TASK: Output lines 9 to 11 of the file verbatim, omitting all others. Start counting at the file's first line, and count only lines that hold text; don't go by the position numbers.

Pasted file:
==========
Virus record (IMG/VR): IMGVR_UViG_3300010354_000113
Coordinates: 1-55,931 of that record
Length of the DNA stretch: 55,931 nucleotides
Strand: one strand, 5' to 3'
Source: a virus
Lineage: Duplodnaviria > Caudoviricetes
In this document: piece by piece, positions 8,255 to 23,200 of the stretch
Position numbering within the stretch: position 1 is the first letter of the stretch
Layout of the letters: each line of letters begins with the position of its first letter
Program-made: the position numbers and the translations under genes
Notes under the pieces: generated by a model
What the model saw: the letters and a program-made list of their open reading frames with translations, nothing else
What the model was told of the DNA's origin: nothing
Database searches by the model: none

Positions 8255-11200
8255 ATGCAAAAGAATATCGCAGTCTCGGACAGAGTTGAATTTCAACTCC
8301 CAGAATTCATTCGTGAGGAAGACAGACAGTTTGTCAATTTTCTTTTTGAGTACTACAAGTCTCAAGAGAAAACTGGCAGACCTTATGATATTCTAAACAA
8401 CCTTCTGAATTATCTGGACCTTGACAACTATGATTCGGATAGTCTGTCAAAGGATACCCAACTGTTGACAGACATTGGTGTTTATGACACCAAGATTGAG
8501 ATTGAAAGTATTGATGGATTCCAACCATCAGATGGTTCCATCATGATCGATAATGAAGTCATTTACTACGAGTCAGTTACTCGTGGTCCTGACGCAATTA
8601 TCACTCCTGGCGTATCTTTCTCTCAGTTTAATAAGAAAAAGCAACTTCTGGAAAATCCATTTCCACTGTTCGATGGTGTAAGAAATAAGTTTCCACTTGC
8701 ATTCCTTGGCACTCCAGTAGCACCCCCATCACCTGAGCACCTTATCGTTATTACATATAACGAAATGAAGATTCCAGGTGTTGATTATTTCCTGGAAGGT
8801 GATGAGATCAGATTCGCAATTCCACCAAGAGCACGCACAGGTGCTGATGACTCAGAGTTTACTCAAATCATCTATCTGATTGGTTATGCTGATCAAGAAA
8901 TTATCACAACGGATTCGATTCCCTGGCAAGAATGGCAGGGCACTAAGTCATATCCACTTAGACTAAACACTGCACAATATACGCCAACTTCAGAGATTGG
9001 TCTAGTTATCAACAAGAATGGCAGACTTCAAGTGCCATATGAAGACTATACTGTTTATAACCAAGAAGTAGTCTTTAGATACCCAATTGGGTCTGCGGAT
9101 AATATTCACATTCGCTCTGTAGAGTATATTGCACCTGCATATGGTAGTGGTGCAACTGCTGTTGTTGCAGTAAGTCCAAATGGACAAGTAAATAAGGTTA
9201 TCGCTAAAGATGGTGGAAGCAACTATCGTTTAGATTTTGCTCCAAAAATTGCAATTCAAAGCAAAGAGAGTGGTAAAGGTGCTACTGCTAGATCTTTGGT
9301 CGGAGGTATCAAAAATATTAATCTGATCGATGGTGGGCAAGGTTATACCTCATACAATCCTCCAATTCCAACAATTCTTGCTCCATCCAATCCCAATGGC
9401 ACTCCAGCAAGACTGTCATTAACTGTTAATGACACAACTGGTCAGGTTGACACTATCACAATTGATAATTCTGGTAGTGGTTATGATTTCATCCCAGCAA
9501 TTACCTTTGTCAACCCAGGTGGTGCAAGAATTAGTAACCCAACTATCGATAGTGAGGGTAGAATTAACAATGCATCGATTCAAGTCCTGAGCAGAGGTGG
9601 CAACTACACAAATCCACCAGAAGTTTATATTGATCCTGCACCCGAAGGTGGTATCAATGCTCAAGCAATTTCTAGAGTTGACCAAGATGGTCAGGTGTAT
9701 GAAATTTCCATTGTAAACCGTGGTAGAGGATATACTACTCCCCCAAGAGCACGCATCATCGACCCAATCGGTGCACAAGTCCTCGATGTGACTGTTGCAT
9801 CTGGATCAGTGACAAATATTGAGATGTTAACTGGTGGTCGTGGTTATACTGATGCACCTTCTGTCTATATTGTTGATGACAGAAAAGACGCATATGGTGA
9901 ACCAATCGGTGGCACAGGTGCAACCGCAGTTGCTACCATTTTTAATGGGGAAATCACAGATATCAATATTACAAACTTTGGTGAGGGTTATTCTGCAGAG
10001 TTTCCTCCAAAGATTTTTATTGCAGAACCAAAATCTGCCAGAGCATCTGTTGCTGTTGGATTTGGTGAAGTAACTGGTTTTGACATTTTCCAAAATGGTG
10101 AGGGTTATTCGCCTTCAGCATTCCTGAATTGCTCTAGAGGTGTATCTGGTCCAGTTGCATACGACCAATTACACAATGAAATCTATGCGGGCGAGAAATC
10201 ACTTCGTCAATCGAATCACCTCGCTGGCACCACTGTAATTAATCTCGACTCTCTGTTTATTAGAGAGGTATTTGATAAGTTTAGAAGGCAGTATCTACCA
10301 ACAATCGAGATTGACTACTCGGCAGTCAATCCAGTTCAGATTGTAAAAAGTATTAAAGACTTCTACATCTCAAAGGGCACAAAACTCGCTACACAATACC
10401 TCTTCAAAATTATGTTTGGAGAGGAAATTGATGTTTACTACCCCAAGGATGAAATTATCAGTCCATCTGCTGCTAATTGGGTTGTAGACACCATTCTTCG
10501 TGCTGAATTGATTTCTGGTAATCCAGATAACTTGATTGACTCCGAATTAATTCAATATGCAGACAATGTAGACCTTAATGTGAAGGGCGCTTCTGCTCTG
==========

Layout of the letters: each line of letters begins with the position of its first letter
Program-made: the position numbers and the translations under genes
Notes under the pieces: generated by a model